Clearly, the outset of alcohol abuse treatment necessitates abstinence from the drug. What might not be common knowledge, however, is that those who have been drinking heavily for a prolonged period of time can enter into a dangerous period of acute alcohol withdrawal soon after their last drink. The timeframe during which the alcohol-dependent person may experience serious acute withdrawal symptoms will vary but, on average, it can start a few hours after the last drink and can then last for 5 days to a week.
Medically managed detoxification can be administered during this timeframe to usher a patient through this withdrawal period as safely and comfortably as possible. A person experiencing acute withdrawal might manifest a condition known as delirium tremens (DTs) that, if left unsupervised, can progress to life threatening seizures. A rehab center for alcohol abuse will provide professional monitoring and typically will administer a benzodiazepine or other sedative medication (Valium, Ativan, Librium, etc.) in an attempt to prevent this from occurring. Additional medications, including anticonvulsants can be added, as necessary. A detox program on its own can cost between $600 and $1,000 per day depending on the length of the detox period.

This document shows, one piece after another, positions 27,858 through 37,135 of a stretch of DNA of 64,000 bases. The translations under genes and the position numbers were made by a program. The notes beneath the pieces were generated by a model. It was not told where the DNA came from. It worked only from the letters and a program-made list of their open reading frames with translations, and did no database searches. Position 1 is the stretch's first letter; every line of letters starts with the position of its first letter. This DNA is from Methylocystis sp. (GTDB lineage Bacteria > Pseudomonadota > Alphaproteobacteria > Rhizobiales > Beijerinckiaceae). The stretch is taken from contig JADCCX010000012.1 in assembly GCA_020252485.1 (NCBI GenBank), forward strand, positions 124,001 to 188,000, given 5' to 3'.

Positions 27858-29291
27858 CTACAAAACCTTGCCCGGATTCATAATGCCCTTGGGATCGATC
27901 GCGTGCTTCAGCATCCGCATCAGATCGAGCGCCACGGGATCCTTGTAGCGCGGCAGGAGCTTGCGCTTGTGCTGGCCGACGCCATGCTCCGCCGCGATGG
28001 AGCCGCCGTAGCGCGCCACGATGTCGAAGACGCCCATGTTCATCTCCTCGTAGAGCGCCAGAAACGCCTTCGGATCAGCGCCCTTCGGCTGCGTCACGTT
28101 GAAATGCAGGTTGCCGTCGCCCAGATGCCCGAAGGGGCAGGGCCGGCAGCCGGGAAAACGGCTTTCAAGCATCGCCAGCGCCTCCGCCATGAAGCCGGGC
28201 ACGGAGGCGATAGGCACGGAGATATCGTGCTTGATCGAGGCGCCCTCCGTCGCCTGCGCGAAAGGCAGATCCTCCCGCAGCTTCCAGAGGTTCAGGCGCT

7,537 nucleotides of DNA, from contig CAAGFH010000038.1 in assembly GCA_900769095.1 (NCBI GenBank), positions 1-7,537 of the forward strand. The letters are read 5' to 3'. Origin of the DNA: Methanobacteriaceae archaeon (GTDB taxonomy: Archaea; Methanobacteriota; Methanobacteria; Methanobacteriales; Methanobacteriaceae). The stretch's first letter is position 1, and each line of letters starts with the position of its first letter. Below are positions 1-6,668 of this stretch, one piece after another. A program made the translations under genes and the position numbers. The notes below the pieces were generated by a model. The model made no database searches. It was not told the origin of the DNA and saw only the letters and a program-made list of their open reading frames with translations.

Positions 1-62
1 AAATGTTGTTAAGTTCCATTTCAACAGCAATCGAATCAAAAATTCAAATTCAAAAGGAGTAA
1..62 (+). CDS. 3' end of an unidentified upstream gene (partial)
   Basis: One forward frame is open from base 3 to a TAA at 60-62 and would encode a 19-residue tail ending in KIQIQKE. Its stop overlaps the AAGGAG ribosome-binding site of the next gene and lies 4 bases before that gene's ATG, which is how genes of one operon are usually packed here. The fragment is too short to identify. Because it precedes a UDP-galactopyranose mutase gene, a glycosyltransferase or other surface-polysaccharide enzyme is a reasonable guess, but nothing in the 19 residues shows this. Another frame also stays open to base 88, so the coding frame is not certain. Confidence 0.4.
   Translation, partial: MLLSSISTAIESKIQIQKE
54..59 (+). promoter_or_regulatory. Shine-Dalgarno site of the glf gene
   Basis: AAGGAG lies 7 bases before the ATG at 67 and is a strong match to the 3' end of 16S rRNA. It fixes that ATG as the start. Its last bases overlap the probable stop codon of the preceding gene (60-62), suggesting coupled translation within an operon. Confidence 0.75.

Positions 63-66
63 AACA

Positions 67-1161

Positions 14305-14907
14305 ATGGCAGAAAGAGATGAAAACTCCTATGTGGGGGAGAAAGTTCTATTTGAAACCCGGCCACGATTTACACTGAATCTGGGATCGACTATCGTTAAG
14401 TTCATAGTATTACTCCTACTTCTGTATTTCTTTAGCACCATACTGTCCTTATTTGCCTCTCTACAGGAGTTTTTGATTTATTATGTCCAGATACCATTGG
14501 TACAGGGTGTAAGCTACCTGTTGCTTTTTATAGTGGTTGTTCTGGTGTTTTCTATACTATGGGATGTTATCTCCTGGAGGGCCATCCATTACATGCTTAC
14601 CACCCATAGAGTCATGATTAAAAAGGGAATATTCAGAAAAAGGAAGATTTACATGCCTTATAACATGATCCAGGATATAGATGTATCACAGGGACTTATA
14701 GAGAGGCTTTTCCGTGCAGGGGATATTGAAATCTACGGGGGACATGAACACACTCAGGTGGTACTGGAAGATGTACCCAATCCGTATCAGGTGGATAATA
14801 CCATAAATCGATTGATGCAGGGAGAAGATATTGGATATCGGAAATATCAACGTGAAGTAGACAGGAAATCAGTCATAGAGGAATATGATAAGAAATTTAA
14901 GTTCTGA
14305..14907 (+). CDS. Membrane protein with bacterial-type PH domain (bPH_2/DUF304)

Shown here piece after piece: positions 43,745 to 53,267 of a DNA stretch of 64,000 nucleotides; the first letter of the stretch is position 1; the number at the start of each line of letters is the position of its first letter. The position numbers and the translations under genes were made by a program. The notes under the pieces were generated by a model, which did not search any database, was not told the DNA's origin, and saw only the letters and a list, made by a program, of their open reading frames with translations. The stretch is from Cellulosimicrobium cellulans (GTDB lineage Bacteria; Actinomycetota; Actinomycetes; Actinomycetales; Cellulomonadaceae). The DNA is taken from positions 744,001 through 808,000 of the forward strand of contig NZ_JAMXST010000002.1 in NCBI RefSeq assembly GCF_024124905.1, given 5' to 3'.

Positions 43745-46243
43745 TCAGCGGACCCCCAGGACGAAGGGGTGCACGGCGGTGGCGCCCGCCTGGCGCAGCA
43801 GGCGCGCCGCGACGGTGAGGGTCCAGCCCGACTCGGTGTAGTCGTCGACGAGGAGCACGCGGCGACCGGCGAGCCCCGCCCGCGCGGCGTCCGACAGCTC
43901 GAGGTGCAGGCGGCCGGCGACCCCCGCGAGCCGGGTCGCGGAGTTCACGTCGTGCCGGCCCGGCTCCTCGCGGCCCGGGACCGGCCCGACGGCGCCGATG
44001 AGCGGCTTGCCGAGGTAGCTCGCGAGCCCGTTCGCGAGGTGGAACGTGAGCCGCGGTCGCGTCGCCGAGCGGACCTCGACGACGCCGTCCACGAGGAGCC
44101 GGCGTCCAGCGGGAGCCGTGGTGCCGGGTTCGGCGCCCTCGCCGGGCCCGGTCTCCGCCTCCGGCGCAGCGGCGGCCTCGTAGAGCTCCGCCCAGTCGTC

The goals of medical management of alcohol withdrawal are twofold: 1) to keep the patient safe and clinically stable and 2) to encourage continued treatment of the patient's alcohol abuse disorder that might otherwise abruptly end at the first sign of acute withdrawal symptoms. Medical management of a withdrawal period can begin on an outpatient basis, but tends to be much safer under the round-the-clock monitoring that an inpatient or residential alcohol treatment center can provide. Should withdrawal symptoms escalate to a degree that hospitalization is required, an inpatient setting would facilitate this type of transfer of care.
Pharmacotherapy / Medication for Addiction Treatment
Medication Assisted Treatment (MAT) or Medication Assisted Recovery (MAR) are concepts increasingly incorporated into the management of alcohol abuse as well as other substance abuse disorders. If offered, certain medications are prescribed to the individual undergoing treatment, and then monitored by a physician or other trained professional in the field of addiction medicine.
Medications Prescribed As an Adjunct to Alcohol Abuse Recovery